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Dr Peter Lovatt is an author who has written books, invited articles, academic papers and blogs. He has written two books, The Dance Cure, published by Short Books, which comes out in 2020, and Dance Psychology: The Science of Dance and Dancers, which was published in 2018. He has been invited to write articles on dance by the BBC, and the Wellcome Collection and has written a collection of academic research papers on dance, memory, thinking and problem solving, improvisation, language learning, neural computation and Parkinson’s disease.
THE DANCE CURE
the surprising secret to being smarter, stronger, happier
by Peter Lovatt
Humans are born to dance. And in today’s sedentary world, we would all benefit from doing more of it. Science shows that just ten minutes of dancing provides a thorough work out for the body and brain, raising the heartbeat to cause a release of feel-ggod endorphins, connecting us to our emotions and reducing our stress levels. Dancing quite simply makes us feel more alive.
Drawing on sources from psychology, anthropology and his own extensive scientific research, dance psychologist and former professional dancer Dr Peter Lovatt explains how even the most uncoordinated person can use combinations of movement to improve their mood, feel energised, think creatively and ultimately transform their lives.
With a cha cha here and a wiggle there, Dr Lovatt reveals why dance is such a powerful tool for our brains and our bodies, and presents a unique set of steps, combos and dance routines to help us dance ourselves happy.
The Dance Cure’s publication date is set for 2nd April 2020 –
the science of dance and dancers
by Peter Lovatt
Dance Psychology is the study of dance and dancers from a scientific, psychological, perspective. This Dance Psychology textbook provides a general introduction to the Psychology of Dance and then it delves in to eleven of the most central questions concerning Dance Psychology. These are:
Are humans born to dance?
Does the way you move your body change the way you think?
Will dancing make people happier?
Can dancing put people in to a trance-like state?
Will a person’s dance confidence change across the lifespan?
Does dancing make people healthier?
Why do we enjoy watching some dance performances more than others?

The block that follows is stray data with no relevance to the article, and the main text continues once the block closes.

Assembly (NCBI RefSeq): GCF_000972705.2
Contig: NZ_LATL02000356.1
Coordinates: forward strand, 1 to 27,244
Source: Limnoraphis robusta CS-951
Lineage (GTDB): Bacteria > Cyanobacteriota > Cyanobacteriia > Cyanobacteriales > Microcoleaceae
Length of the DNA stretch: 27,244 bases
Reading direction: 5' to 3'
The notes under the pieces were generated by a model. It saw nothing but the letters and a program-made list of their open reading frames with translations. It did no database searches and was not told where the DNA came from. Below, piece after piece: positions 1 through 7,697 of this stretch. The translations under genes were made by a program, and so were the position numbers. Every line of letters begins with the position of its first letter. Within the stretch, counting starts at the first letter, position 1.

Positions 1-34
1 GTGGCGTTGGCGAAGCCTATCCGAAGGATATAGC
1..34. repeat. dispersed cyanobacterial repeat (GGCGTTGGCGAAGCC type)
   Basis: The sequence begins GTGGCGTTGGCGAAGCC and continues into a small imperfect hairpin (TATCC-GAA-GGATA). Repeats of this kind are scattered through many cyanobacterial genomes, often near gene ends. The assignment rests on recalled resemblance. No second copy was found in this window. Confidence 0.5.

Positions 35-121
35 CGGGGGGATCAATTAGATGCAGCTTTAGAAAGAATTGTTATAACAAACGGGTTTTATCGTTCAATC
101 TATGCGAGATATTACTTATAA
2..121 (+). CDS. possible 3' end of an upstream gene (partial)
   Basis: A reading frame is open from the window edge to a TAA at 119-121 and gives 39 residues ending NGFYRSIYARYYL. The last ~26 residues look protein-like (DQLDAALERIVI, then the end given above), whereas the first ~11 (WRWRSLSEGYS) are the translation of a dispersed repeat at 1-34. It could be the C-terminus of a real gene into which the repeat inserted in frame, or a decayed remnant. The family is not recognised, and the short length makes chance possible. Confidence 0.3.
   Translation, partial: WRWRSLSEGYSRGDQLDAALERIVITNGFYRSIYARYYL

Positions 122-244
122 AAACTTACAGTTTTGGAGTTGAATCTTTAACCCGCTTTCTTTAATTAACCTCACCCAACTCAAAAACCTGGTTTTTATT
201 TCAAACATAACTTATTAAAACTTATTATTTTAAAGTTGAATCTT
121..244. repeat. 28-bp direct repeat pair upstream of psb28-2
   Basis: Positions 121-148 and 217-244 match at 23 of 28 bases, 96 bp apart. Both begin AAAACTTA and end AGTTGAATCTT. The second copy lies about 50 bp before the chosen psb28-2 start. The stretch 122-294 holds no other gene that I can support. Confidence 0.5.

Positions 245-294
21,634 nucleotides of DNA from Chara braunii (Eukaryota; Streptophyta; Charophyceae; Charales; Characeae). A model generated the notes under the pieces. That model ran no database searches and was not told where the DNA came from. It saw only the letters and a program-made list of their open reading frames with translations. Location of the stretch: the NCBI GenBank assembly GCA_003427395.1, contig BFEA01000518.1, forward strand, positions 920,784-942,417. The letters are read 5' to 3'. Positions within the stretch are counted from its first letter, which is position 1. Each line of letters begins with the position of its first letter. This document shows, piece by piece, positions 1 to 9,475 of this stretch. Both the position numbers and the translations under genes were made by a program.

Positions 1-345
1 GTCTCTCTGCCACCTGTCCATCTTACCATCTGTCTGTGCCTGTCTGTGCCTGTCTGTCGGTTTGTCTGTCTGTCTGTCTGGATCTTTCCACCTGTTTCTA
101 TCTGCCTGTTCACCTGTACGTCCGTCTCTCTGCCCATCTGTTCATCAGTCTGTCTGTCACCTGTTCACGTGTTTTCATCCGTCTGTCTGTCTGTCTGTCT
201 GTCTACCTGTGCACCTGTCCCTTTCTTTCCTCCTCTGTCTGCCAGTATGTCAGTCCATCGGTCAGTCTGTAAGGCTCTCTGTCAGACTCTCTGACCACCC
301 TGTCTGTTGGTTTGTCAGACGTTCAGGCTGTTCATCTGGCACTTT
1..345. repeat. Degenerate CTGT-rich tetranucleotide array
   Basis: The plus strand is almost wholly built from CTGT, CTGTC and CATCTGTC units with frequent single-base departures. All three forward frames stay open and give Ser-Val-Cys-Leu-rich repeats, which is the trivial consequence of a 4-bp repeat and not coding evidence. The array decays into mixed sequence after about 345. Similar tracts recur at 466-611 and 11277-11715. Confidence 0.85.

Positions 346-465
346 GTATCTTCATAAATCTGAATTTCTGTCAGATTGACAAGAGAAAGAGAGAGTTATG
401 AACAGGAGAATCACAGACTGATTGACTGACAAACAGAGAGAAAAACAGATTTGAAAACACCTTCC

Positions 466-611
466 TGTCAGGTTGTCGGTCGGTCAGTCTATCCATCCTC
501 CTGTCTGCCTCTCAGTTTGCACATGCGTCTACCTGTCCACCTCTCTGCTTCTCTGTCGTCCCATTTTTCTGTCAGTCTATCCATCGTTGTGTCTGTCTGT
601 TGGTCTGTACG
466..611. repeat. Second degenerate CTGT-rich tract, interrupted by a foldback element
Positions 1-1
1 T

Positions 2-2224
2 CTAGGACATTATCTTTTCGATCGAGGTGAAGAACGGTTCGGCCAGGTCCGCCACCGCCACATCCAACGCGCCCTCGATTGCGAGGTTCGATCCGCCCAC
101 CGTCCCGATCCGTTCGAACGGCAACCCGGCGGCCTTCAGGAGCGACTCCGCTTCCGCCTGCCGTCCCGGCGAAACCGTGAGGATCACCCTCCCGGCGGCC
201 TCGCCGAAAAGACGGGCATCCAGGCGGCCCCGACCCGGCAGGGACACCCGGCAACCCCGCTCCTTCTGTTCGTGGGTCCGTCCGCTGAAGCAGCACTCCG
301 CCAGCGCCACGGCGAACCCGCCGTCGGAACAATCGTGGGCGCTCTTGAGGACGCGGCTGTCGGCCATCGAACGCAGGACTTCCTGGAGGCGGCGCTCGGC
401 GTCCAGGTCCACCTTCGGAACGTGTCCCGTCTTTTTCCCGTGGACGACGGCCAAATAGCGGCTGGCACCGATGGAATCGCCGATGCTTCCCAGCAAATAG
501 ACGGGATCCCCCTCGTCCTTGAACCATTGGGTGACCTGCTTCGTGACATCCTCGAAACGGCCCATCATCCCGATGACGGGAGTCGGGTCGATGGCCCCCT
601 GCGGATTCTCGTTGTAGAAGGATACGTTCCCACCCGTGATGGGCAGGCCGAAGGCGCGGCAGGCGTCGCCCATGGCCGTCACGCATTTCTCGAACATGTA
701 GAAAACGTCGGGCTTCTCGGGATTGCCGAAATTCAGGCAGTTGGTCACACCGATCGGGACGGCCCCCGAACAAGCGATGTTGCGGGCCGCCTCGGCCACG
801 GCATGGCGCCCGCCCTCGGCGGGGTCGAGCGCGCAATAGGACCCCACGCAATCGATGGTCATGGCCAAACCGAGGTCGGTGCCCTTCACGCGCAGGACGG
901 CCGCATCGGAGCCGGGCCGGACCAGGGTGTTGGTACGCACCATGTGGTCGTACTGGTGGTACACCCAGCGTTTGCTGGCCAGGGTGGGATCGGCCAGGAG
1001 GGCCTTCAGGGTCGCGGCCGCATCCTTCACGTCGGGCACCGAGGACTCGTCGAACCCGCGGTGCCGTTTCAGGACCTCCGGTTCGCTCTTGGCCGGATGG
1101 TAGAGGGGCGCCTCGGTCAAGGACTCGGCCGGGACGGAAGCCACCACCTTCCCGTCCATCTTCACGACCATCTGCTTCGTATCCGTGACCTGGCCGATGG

How do dancers remember so many dance routines?
Why don’t dancers get dizzy?
Will dancing improve a person’s self-esteem?
How do we communicate emotions with our body?
Drawing on academic literature, this book is engaging, technical and, in places, critical; it is essential reading for anyone with an interest in Dance Psychology.
The Joy of Dance – Wellcome Collection
Due December 2019 – link to follow
This is why we dance – BBC Focus Magazine
The power of dance across behaviour and thinking – Psychology Review
Rose, D., Delevoye-Turrell, Y., Ott, L., Annett, L. and Lovatt, P. (2019). Music and Metronomes Differentially Impact Motor Timing in People with and without Parkinson’s Disease: Effects of Slow, Medium, and Fast Tempi on Entrainment and Synchronization Performances in Finger Tapping, Toe Tapping, and Stepping on the Spot Tasks. Parkinson’s Disease, Article ID 6530838, 18 pages.
Rhythmic auditory stimulation (RAS) has successfully helped regulate gait for people with Parkinson’s disease. However, the way in which different auditory cues and types of movements affect entrainment, synchronization, and pacing stability has not been directly compared in different aged people with and without Parkinson’s. Therefore, this study compared music and metronomes (cue types) in finger tapping, toe tapping, and stepping on the spot tasks to explore the potential of RAS training for general use. Methods. Participants (aged 18–78 years) included people with Parkinson’s (n = 30, Hoehn and Yahr mean = 1.78), older (n = 26), and younger adult controls (n = 36), as age may effect motor timing. Timed motor production was assessed using an extended synchronization-continuation task in cue type and movement conditions for slow, medium, and fast tempi (81, 116, and 140 mean beats per minute, respectively). Results. Analyses revealed main effects of cue and movement type but no between-group interactions, suggesting no differences in motor timing between people with Parkinson’s and controls. Music supported entrainment better than metronomes in medium and fast tempi, and stepping on the spot enabled better entrainment and less asynchrony, as well as more stable pacing compared to tapping in medium and fast tempi. Age was not confirmed as a factor, and no differences were observed in slow tempo. Conclusion. This is the first study to directly compare how different external auditory cues and movement types affect motor timing. The music and the stepping enabled participants to maintain entrainment once the external pacing cue ceased, suggesting endogenous mechanisms continued to regulate the movements. The superior performance of stepping on the spot suggests embodied entrainment can occur during continuous movement, and this may be related to emergent timing in tempi above 600 ms. These findings can be applied therapeutically to manage and improve adaptive behaviours for people with Parkinson’s.